the new guy in Drew's pictures, so the lottery is awarded to him.
Then the girl that Oswald and Lewis liked decide to go with Kate's
now lottery-rich date, and Drew, Lewis, Oswald and Kate are back to
the normal living situation.

Choose a show

Now it's time for you to pick a show and write a spec of your own.
First of all, write for a show that's been on TV for 3 and 5 seasons.
This is because the people that are reading your script will be
familiar with the show and its characters, but not completely sick of
them. This means that you should not write a spec for Friends or
Frasier. Also be sure that the show you write is still on the air. No
agents or producers would read a Married . . . with Children or I
Love Lucy.

Currently (at least, as of May, 2000), there are a lot of King of the
Hill, Everybody Loves Raymond, Will and Grace, Dharma and Greg, Just
Shoot Me, The Drew Carey Show, and Sex and the City scripts that
people are writing as specs.

Why not write for a brand new show? Two reasons:

Who knows if it will be a hit? If it doesn't come back in the fall,
you've got a spec that no one will read, and that doesn't do you much

It's so new, the people reading your spec won't know if you captured
the voice because the show is unfamiliar. However, Everybody Loves
Raymond is a show with which people are generally more familiar, so
the reader will get a good sense of your ability.
Write for the show that you like the most and feel you'd write the
best script for. Your enthusiasm will really shine through. But keep
in mind that you won't get hired to write for the show that your spec
is about. In other words, don't send your Sex and the City script to
the producers of that show. There are three reasons: 1- the producers
aren't allowed to read it for legal reasons (you might claim that
they stole the idea from you, when they really thought of it on their
own), 2- that show already has enough writers, and 3- they know their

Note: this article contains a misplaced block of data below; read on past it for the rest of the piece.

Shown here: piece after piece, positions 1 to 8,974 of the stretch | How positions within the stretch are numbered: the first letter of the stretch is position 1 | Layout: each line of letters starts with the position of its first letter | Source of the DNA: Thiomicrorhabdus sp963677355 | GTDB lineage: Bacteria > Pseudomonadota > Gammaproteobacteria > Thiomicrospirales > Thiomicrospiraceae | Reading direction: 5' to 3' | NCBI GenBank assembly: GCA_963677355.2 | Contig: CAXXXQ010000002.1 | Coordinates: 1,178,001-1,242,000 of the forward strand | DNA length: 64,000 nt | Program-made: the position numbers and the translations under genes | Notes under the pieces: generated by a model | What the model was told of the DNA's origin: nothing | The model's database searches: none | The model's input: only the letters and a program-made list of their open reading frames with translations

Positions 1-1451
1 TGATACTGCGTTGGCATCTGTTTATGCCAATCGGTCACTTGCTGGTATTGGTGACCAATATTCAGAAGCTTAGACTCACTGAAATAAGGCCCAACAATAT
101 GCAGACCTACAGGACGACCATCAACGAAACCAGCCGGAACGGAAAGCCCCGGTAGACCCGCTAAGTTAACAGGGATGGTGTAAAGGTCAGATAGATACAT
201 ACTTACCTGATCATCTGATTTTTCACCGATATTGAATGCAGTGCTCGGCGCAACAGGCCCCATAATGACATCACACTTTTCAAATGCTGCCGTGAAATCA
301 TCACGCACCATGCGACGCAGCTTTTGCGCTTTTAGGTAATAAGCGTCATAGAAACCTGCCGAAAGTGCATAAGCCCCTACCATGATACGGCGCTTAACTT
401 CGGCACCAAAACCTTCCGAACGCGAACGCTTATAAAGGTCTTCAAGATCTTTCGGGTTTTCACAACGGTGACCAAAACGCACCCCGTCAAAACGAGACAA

own show so well that you could never live up to their expectations.
So if you want to write for a particular show, make sure that your
spec is NOT of that show.

Watch the show

So you've chosen your show, eh? Before you start writing for it, you
should absorb every detail you can get about it. If you want to write
Just Shoot Me, tape every episode you can and watch them all several
times. Learn the backstories. To learn about the history of shows and
characters, it's a great idea to do some web searching and look at
some Internet fan pages. Also see if you can find synopses of shows
that series has already filmed. You'd be quite embarrassed if the
show you write had already been written two years ago.

Get your hands on a script

And get a copy of the show's written script if you can. It helps to
see it in print, and you're going to have to match their style
EXACTLY. Scripts are available from Script City in Hollywood (323)
871-0707, but you can also find tons of scripts at
and Sitcom Format 101.

Read the scripts. Read them again. And again. You need to know how
many scenes and acts the show has, how long it should be, and what
the format is. Is it double spaced or single? Is it written like a
film script (like Sex and the City) or a traditional sitcom (like
Drew Carey)? You need your spec to look and sound as if were written
by a writer on staff

courtesy of:
Mike Jukes